Rabbi Scott B. Roland will lead Congregation Shaarey Tikvah in Beachwood for another 10 years after the synagogue’s board of trustees extended his contract to June 2031.
Roland, who joined Shaarey Tikvah in July 2016, will become the synagogue’s second-longest serving rabbi upon completion of his renewed contract.
“It’s the realization of something that I’ve wanted for a very long time,” Roland told the Cleveland Jewish News on Jan. 25. “My goal as a rabbi has always been to be able to grow with the community over a long period of time. I just feel fortunate to have found a community that feels like such a good fit for me, and God willing, I’ll continue to be a good fit for the community and we’ll get to flourish together.”
Roland has overseen increased community outreach and membership engagement, a cantor transition, a new brand launch, a partnership with the Kol Israel Foundation in Beachwood to update and control the Face to Face Holocaust education program, and the hiring of Rabbi Rachel Brown as director of congregational learning. Over the past two years, about 30 family units have joined CST.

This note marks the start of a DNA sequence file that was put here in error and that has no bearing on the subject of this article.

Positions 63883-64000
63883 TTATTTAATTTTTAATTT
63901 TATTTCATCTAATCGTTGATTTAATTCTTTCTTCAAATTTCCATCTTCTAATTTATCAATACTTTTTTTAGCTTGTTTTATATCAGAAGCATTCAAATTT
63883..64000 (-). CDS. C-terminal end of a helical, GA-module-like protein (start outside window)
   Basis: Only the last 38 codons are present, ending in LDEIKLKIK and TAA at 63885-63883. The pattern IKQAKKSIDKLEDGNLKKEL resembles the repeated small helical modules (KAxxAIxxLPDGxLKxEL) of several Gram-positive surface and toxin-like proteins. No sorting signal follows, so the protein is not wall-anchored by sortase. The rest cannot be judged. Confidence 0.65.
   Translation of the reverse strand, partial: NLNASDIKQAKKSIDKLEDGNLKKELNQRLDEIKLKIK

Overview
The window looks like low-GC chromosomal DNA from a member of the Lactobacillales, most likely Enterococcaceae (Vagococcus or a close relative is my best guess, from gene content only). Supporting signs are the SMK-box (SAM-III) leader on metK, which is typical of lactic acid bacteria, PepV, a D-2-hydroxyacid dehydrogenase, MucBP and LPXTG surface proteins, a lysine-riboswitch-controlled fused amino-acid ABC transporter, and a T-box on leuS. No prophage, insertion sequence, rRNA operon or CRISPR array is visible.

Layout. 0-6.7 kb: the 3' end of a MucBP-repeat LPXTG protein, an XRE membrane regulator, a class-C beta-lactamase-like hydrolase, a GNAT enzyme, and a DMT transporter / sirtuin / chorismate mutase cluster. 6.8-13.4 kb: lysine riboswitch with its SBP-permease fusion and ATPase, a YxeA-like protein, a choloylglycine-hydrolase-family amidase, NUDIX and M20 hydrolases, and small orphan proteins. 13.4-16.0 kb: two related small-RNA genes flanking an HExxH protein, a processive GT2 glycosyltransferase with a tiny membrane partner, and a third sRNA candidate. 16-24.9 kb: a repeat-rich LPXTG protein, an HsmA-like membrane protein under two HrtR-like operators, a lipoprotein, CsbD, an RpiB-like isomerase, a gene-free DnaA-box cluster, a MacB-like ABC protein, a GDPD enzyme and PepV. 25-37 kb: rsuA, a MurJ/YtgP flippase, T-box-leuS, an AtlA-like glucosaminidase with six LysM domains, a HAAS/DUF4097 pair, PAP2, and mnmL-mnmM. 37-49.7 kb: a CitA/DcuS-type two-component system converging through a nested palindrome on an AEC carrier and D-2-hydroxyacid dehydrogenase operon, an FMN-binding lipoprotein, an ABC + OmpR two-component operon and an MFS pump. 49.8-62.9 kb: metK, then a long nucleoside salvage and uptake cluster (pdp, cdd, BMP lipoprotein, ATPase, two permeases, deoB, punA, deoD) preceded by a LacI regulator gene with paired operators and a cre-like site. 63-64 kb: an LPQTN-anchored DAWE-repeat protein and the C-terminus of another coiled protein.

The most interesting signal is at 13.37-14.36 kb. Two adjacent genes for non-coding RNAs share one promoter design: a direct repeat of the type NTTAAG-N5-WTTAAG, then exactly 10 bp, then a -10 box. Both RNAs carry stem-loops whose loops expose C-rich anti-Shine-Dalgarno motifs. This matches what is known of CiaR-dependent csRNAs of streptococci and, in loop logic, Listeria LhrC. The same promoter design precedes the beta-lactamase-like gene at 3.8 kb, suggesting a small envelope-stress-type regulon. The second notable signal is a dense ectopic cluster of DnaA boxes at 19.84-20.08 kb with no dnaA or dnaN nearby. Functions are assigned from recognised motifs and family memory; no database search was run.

The arrival of COVID-19 brought about the start of livestream technology and virtual programming under Roland’s leadership.
“Rabbi Roland’s approach to Judaism balances an infectious joy and the necessary honesty to enable true growth for our community, especially in our most challenging times,” board president Dr. Joshua Gordon said in a news release. “We feel so fortunate to have found a rabbinic leader who is such a strong fit for our kehillah (community) today and into the future.”
Roland said he considers the relationships he’s forged over the years as his greatest accomplishment as rabbi.
“I really do the work that I’m doing because I love the Jewish people and because I particularly am fond of our Shaarey Tikvah community,” Roland said. “It all comes back to the relationships and being there for people.”
Roland said he looks to the coming decade as an opportunity to bring more people to Shaarey Tikvah so it can experience everything the congregation has to offer.
His contract extension also brings feelings of gratefulness and humbleness as Roland said he thinks about the rabbis who’ve led the congregation during its 81 years. Its longest serving rabbi was the late Rabbi Jacob Shtull who served for nearly 35 years from 1958 to 1992.
“We refer to ourselves as a small shul in a large community, and we really take that to heart,” Roland said. “We are small in size, but we show up for one another and we serve God and one another with great intensity and love. I hope that as we continue to grow, others will want to join us.”